Heko Rais Magufuli

Wednesday, 26 December 2018

Stiegler’s Gorge and modern international chicanery

          When President John Pombe Magufuli decided to walk tall with a big stick by refusing to chicken out to international shrieks against the construction of the recently signed 2113-megawat Stiegler’s Gorger hydro-electric power project, international media started a blitzkrieg against him under various ploys. The Global Construction Review (GCR) (July 4, 2017) quotes Magufuli as saying that he is not going to listen to the ploys by the people who speak about impacts on environment without facts on the grounds. While some so-called environmentalists are hollering, Egypt, which secured the $3B tender to construct the dam is quoted by the Egypt Today (October 21, 2018) saying that “the dam will ‘make Africa proud.’”
            The first ploy revolves around environmental concerns. Phew! Why environment is an issue when an African country tries to emancipate itself from whatever dependence? Why doesn’t the same apply when it comes to the looming global warming the West’s caused when it was creating the capital and pulleys for their current development? Who is boycotting and taxing, say, the United State to cut down its carbon emission not to mention other superpowers such as China, India and others whose role in causing this havoc is great?
            Let’s face it. Who’s endangering environment between the one who seeks to construct the source of relatively cheap electric and the one who wants to stop him? Why don’t we become clean about this by being sincere? How many thousands of trees do our people fell daily due to the lack of electricity that’d eradicate this phenomenon? Does this need to have a PhD in environmental science really? How many Tanzanians are going to kiss goodbye the use of charcoal and switch to clean energy after the project is actualised and finalised?
            Interestingly, some of those opposing the project are our own! For example, the Citizen (December 11, 2016) cited a veteran journalist, Attilio Tagalile wondering how and why we’re ‘killing’ our plants while others are protecting theirs. What comes first between trees and humans and who or what use who or what? As per president Magufuli, Tanzania is the only country that wholeheartedly set aside over 30% of its territory to conservational and environmental purposes.
            According to the BBC (December 12, 2018) the Stiegler’s Gorge was named after a Swiss engineer who wanted to construct a dam in 1907. Had Stiegler not been killed by an elephant, today, the Stiegler’s Gorge would have been puking money to benefit a foreign national. I suggest that this famous Gorge be decolonised by being renamed either to its original name, Rufiji Gorge or whatever the authorities responsible deem fit.
             After becoming aware of Stiegler’s drive to construct a dam, I tried to find if the so-called international community barking at Magufuli today did stand up to the project as it is currently doing under different pretexts.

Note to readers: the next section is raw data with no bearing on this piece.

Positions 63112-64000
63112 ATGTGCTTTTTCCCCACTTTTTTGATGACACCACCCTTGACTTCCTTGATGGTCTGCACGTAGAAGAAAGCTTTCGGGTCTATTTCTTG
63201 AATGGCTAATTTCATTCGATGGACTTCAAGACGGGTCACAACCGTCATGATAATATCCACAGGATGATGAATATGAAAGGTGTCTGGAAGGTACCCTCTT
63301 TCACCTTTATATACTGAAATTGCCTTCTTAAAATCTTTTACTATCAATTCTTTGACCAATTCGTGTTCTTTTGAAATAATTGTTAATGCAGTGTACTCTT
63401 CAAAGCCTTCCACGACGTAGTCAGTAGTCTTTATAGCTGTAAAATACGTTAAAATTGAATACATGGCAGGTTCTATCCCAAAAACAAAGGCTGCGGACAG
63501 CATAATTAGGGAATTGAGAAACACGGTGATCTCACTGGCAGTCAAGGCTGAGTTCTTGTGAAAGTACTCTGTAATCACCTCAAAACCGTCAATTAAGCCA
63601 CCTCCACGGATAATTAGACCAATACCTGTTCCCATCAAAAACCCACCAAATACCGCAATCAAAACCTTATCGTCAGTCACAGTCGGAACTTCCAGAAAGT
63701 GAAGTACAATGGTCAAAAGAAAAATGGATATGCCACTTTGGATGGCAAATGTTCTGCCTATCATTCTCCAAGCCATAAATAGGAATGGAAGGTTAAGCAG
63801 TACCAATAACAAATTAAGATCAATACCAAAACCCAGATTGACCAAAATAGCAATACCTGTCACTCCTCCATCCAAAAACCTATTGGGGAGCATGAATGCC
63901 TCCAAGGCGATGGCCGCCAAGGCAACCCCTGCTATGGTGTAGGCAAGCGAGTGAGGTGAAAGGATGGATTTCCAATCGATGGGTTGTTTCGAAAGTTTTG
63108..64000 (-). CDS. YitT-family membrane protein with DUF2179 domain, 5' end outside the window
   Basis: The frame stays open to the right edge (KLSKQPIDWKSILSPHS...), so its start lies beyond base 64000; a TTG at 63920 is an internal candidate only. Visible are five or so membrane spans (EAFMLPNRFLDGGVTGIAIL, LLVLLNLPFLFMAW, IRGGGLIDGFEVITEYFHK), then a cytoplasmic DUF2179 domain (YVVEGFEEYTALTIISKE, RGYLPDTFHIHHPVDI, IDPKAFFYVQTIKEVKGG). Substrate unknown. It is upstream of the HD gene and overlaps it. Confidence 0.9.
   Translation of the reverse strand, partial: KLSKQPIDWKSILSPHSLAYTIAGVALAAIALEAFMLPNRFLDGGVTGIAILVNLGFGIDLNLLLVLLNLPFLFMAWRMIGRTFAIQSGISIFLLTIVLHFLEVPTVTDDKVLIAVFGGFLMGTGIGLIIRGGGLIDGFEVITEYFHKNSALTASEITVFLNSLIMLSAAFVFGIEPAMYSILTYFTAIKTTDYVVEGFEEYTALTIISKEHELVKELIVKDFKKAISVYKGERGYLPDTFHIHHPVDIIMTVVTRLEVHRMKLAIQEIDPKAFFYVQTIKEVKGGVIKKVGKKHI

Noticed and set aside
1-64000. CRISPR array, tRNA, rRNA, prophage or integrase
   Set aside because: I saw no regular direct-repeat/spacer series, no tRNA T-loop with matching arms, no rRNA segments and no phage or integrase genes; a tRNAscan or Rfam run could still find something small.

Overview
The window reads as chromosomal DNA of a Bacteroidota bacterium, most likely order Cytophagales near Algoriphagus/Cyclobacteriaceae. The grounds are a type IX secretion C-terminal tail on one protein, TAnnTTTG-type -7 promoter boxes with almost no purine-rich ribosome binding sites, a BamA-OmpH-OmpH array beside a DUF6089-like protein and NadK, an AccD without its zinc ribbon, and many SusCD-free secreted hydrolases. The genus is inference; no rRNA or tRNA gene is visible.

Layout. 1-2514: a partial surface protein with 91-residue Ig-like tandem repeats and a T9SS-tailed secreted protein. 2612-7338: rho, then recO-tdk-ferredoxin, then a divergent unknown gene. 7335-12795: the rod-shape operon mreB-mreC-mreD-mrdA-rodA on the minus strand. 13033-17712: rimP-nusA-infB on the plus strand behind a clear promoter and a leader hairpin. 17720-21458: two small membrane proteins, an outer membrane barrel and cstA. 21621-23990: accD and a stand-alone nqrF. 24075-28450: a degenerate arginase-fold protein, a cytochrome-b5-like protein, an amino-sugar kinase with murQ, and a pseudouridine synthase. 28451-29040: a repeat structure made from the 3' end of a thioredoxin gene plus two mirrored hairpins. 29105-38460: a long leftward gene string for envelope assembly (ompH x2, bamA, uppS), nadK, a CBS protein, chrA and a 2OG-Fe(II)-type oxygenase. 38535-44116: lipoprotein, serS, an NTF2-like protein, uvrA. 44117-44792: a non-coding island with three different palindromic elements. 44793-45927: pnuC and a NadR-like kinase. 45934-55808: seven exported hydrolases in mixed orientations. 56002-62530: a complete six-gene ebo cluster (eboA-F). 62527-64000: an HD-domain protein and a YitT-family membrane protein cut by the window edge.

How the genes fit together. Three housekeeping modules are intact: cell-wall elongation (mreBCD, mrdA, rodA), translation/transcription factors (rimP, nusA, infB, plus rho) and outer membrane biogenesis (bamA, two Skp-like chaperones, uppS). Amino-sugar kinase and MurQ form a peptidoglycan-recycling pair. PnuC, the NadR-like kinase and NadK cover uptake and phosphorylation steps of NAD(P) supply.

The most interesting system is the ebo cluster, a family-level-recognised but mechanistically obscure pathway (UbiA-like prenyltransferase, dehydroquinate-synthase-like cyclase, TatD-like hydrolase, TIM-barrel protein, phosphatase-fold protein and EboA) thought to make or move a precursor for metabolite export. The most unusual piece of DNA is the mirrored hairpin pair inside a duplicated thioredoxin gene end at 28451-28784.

Another reason propounded is that the project, according to the WWF, the global environmental body, cited by the BBC above “will also endanger the livelihoods of some 200,000 people.”  Again, since when foreign entities have become concerned about the rights of our people while the same have kept mum when we were colonised?  When will we see our own needs and rights without necessarily waiting for foreigners to see them? Who knows the people between ourselves represented by our government and these foreigners? Logically, nobody knows what our country needs than the government the people elected to do their business. Poland recently flatly refused to butcher its coal industry noting that it's in the interests of its people.
            Again, nobody denies that there won’t be any environmental ramifications to the people living around the project. Importantly, when we weigh the damages and achievements, the latter outweighs the former. Had the government refused to redress the people to be affected or address their concerns, complaints against it would be legit. Even when there are some issues, methinks our country, as an independent entity, has its own means and mechanism of addressing them.
            Another reason comes from the so-called conservationists who argue that the area is a UNESCO world heritage site! Heritage site for whom if Tanzanians, who legally and naturally own the area in question, cannot be considered or listened to? Who’s the world without us and our needs?  Do we matter in world’s affairs so as the world to equally matter to our affairs? What’s the world done to address our power glitches? Do we need to really speak softly and carry a big stick or just ignore everything and meet our goals? As once president Magufuli put it, if the Stiegler’s Gorge project were a uranium mine project, all these brouhahas would be nominal.
            Another reason given revolves around tourism in that the Selous Game Reserve is going to be adversely affected. Well, who decided on what to be done with our resources? If tourists bring money to our country, it is upon us to decide what we need first between power self-sufficiency and tourdollars tourists bring in?
Source: Citizen, today.

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